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Prove that if a minor of order $k$ is nonzero, then the corresponding columns of the matrix are linearly independent

"The rank of a matrix is the maximal order of a nonzero minor of $A$"

The proof of this statement is based on the fact that "if a minor of order $k$ is nonzero, then the corresponding columns of the matrix are linearly independent".

It looks like if we are given $r$ vectors each of dimension $n$, then $r$ vectors are independent if the vectors with $n-r$ dimensions taken out are linearly independent ?

My Attempt $$ \vec{A_1}=(a_1,a_2,a_3), \vec{A_2}=(b_1,b_2,b_3)\\ x_1\begin{bmatrix}a_1\\a_2\\a_3\end{bmatrix}+x_2\begin{bmatrix}b_1\\b_2\\b_3\end{bmatrix}=\begin{bmatrix}0\\0\\0\end{bmatrix} \implies\begin{bmatrix}a_1&b_1\\a_2&b_2\\a_3&b_3\end{bmatrix}\begin{bmatrix}x_1\\x_2\end{bmatrix}=\begin{bmatrix}0\\0\\0\end{bmatrix}\\ \text{For }\vec{A_1},\vec{A_2}\text{ to be independent, }\\ \vec{A_1}x_1+\vec{A_2}x_2=\vec{0} \text{ iff } x_1=x_2=0\\ a_1x_1+b_1x_2=0\\ a_2x_1+b_2x_2=0\\ a_3x_1+b_3x_2=0 $$ If we find the solutions to any two out of three equations to be $x_1=x_2=0$ then it implies the solutions to all three equations must be $x_1=x_2=0$. ie., $$ \begin{vmatrix} a_1&b_1\\ a_2&b_2\\ \end{vmatrix}\neq 0 $$ Thus $(a_1,a_2)$ and $(b_1,b_2)$ are linearly independent$\implies\vec{A_1},\vec{A_2}$ are linearly independent.

Is it what is happening here ?

And how can one write a formal proof of the above statement ?

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  • $\begingroup$ You have to take out the correct $n-r$ entries, of course. $\endgroup$ Jul 14, 2020 at 19:13
  • $\begingroup$ @TedShifrin I think we got to try all $(n-r)$ entries and see if atleast one of them got determinant nonzero. In that case $x_1=x_2=0$ become a solution, thus the given two vectors are independent, right ? $\endgroup$
    – Sooraj S
    Jul 14, 2020 at 19:40
  • $\begingroup$ You need to have $r$ pivots in echelon form, so the rows in which they appear are the ones you want to keep. $\endgroup$ Jul 14, 2020 at 19:41
  • $\begingroup$ @TedShifrin How can one formally prove it given the independece of vectors obtained by taking out some of the components, implies the idependence of the original vectors ? $\endgroup$
    – Sooraj S
    Jul 14, 2020 at 19:44
  • $\begingroup$ If you know about echelon form, what I just said gives the proof. Removing the rows without pivots doesn't affect independence of the column vectors. $\endgroup$ Jul 14, 2020 at 19:45

2 Answers 2

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Hint: Let $A$ denote an $n \times k$ matrix, with $n \geq k$. The columns of $A$ are linearly independent if and only if the system $Ax = 0$ has a unique solution.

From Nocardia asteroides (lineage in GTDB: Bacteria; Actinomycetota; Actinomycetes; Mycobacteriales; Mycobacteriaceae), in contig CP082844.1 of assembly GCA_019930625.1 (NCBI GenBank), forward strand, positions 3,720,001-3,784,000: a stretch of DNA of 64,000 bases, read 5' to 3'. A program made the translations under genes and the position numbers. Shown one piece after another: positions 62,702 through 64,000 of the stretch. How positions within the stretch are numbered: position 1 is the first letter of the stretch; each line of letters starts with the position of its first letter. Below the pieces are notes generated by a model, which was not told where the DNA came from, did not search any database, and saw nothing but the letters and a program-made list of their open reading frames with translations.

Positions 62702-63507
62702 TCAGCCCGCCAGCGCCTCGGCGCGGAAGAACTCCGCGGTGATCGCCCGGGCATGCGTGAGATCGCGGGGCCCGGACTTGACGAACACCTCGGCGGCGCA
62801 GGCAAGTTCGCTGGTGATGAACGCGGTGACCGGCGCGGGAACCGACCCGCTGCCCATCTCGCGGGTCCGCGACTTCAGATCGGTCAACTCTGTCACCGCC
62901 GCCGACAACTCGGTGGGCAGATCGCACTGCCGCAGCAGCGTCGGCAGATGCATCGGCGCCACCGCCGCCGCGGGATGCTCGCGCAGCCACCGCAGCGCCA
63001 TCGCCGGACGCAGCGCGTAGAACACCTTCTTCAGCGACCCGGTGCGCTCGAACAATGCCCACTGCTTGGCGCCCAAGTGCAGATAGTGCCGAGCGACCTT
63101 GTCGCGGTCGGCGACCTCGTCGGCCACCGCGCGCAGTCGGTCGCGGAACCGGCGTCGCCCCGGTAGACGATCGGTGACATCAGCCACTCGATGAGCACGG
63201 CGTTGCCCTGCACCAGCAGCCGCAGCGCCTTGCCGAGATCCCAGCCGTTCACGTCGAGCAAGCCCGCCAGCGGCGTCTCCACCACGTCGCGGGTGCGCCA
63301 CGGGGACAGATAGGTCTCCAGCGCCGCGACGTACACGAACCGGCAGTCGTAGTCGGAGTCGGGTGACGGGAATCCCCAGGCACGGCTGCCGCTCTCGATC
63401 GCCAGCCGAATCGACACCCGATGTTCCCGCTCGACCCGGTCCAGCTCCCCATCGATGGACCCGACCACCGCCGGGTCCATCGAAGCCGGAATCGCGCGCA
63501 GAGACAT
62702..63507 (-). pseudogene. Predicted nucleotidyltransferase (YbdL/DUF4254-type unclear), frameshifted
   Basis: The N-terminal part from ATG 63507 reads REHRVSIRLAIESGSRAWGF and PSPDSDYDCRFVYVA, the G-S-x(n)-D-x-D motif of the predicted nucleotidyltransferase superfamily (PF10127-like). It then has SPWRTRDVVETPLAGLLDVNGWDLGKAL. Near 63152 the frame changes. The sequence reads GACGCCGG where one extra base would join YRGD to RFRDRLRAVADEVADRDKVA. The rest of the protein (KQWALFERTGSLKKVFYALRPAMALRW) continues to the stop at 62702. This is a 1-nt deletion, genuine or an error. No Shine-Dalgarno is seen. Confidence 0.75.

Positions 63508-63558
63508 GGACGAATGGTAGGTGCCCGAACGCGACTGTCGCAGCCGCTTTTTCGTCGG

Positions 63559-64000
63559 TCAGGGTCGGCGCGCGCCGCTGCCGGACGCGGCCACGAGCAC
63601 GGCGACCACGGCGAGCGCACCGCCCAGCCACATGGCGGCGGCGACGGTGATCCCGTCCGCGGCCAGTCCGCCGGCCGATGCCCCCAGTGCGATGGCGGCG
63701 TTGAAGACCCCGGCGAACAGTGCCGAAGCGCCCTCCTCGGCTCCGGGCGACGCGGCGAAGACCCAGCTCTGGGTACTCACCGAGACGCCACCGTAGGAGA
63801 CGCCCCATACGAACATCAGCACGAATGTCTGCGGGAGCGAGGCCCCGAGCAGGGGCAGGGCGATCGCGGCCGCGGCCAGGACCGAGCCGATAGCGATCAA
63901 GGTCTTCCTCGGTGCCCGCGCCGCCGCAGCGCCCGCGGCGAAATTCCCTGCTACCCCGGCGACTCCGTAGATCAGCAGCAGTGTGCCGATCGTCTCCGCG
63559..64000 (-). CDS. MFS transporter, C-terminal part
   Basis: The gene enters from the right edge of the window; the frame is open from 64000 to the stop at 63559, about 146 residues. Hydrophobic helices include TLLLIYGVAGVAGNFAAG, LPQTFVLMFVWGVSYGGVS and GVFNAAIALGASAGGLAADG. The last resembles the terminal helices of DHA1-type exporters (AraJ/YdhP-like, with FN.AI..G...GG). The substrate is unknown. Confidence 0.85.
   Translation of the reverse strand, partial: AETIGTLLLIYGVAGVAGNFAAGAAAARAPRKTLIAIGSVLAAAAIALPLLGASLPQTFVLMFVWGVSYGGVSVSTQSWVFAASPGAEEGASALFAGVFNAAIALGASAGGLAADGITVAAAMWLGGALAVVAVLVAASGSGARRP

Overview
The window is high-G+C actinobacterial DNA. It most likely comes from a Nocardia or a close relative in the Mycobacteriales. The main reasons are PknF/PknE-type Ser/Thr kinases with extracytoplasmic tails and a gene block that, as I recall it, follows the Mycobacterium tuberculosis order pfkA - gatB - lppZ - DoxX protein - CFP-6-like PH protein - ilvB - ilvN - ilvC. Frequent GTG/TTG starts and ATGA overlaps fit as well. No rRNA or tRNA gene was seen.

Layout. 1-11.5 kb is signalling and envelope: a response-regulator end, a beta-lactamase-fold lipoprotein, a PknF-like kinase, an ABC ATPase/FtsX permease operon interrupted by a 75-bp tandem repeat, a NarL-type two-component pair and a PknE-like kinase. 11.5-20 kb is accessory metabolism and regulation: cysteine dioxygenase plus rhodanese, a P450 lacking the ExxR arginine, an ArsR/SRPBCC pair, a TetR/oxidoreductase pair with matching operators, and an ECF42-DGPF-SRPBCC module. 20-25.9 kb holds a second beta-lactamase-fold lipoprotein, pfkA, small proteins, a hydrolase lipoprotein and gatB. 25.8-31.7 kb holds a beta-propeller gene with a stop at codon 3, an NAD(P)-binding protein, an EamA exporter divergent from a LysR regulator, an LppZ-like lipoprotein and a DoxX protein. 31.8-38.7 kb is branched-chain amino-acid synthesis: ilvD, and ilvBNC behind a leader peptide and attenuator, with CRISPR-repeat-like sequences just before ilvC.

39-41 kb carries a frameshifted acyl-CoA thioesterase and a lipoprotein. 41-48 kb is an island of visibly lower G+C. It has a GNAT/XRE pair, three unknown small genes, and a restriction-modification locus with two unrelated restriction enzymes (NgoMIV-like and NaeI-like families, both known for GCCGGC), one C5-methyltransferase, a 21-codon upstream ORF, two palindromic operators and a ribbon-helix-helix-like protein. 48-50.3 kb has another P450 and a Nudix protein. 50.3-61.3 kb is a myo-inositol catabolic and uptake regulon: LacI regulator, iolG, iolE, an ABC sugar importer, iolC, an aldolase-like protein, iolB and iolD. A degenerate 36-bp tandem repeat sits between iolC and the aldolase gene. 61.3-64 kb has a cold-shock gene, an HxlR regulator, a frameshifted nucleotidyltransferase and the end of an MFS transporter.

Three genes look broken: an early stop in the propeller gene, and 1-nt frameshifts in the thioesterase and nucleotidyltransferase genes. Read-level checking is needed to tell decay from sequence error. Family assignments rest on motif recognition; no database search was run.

Let $e_1,\dots,e_n$ denote the columns of the $n \times n$ identity matrix. Let $J$ denote an $n \times k$ matrix whose columns are taken from the set $\{e_1,\dots,e_n\}$. Note that if $(JA)x = 0$ has a unique solution, then so does $Ax = 0$.

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  • $\begingroup$ I have tried to update my OP could you please have a look ? $\endgroup$
    – Sooraj S
    Jul 14, 2020 at 18:58
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Thanks @TedShifrin for the hint. $$ x_1\begin{bmatrix}a_1\\a_2\\\vdots\\a_n\end{bmatrix}+x_2\begin{bmatrix}b_1\\b_2\\\vdots\\b_n\end{bmatrix}+\cdots+x_r\begin{bmatrix}c_1\\c_2\\\vdots\\c_n\end{bmatrix}=\begin{bmatrix}0\\0\\\vdots\\0\end{bmatrix}\\ AX=B\implies\begin{bmatrix}a_1&b_1&\cdots&c_1\\a_2&b_2&\cdots&c_2\\\vdots&\vdots&\ddots&\vdots\\a_n&b_n&\cdots& c_n\end{bmatrix}_{n\times r}\begin{bmatrix}x_1\\x_2\\\vdots\\x_r\end{bmatrix}_{r\times1}=\begin{bmatrix}0\\0\\\vdots\\0\end{bmatrix}_{n\times 1}\\ $$ If $\vec{A_1},\vec{A_2},...,\vec{A_r}$ are linearly independent and $n>r$, the rref of $A$ will be of the form $$ rref(A)=\begin{bmatrix}1&0&\cdots&0\\0&1&\cdots&0\\\vdots&\vdots&\ddots&\vdots\\0&0&\cdots& 1\\0&0&\cdots& 0\\\vdots&\vdots&\ddots&\vdots\\ 0&0&\cdots& 0\end{bmatrix}_{n\times r} $$ Columns with pivot $1$ are linearly independent, and eliminating nonpivot rows(with zeros) will not affect the linearity of the column vectors. ie., eliminating rows of $A$ corresponding to nonpivot rows of $rref(A)$ will not affect the linearity of corresponding column vectors

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